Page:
Configuration: Short list of important settings

Puppet has about 200 settings, all of which are listed in the configuration reference. Most users can ignore about 170 of those.

This page lists the most important ones. (We assume here that you’re okay with default values for things like the port Puppet uses for network traffic.) The link for each setting will go to the long description in the configuration reference.

Why so many settings? There are a lot of settings that are rarely useful but still make sense, but there are also at least a hundred that shouldn’t be configurable at all.

This is basically a historical accident. Due to the way Puppet’s code is arranged, the settings system was always the easiest way to publish global constants that are dynamically initialized on startup. This means a lot of things have crept in there regardless of whether they needed to be configurable.

Settings for agents (all nodes)

Roughly in order of importance. Most of these can go in either [main] or [agent], or be specified on the command line.


  • server — The Puppet master server to request configurations from. Defaults to puppet; change it if that’s not your server’s name.
    • ca_server and report_server — If you’re using multiple masters, you’ll need to centralize the CA; one of the ways to do this is by configuring ca_server on all agents. See the multiple masters guide for more details. The report_server setting works about the same way, although whether you need to use it depends on how you’re processing reports.
  • certname — The node’s certificate name, and the unique identifier it uses when requesting catalogs; defaults to the fully qualified domain name.
    • For best compatibility, you should limit the value of certname to only use letters, numbers, periods, underscores, and dashes. (That is, it should match /\A[a-z0-9._-]+\Z/.)
    • The special value ca is reserved, and can’t be used as the certname for a normal node.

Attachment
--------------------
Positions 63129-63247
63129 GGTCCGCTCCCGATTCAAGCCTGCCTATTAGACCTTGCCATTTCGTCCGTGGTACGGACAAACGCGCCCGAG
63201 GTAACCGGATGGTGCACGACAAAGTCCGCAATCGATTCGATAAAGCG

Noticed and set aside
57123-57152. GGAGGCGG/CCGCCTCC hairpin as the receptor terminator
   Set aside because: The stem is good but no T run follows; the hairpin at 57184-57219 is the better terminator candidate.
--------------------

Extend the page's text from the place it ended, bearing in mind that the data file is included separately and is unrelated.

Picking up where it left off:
• environment — The environment to request when contacting the Puppet master. It’s only a request, though; the master’s ENC can override this if it chooses. Defaults to production.
  • sourceaddress — The address on a multihomed host to use for the agent’s communication with the master server.

Note on Non-Certname Node Names

Although it’s possible to set something other than the certname as the node name (using either the node_name_fact or node_name_value setting), we don’t generally recommend it. It allows you to re-use one node certificate for many nodes, but it reduces security, makes it harder to reliably identify nodes, and can interfere with other features.

Setting a non-certname node name is not officially supported in Puppet Enterprise.

Run behavior

These settings affect the way Puppet applies catalogs.

  • noop — If enabled, the agent won’t do any work; instead, it will look for changes that should be made, then report to the master about what it would have done. This can be overridden per-resource with the noop metaparameter.
  • priority — Allows you to “nice” Puppet agent so it won’t starve other applications of CPU resources while it’s applying a catalog.
  • report — Whether to send reports. Defaults to true; usually shouldn’t be disabled, but you might have a reason.
  • tags — Lets you limit the Puppet run to only include resources with certain tags.
  • trace, profile, graph, and show_diff — Tools for debugging or learning more about an agent run. Extra-useful when combined with the --test and --debug CLI options.
  • usecacheonfailure — Whether to fall back to the last known good catalog if the master fails to return a good catalog. The default behavior is good, but you might have a reason to disable it.
  • ignoreschedules — If you use schedules, this can be useful when doing an initial Puppet run to set up new nodes.
  • prerun_command and postrun_command — Commands to run on either side of a Puppet run.

Service behavior

These settings affect the way Puppet agent acts when running as a long-lived service.

  • runinterval — How often to do a Puppet run, when running as a service.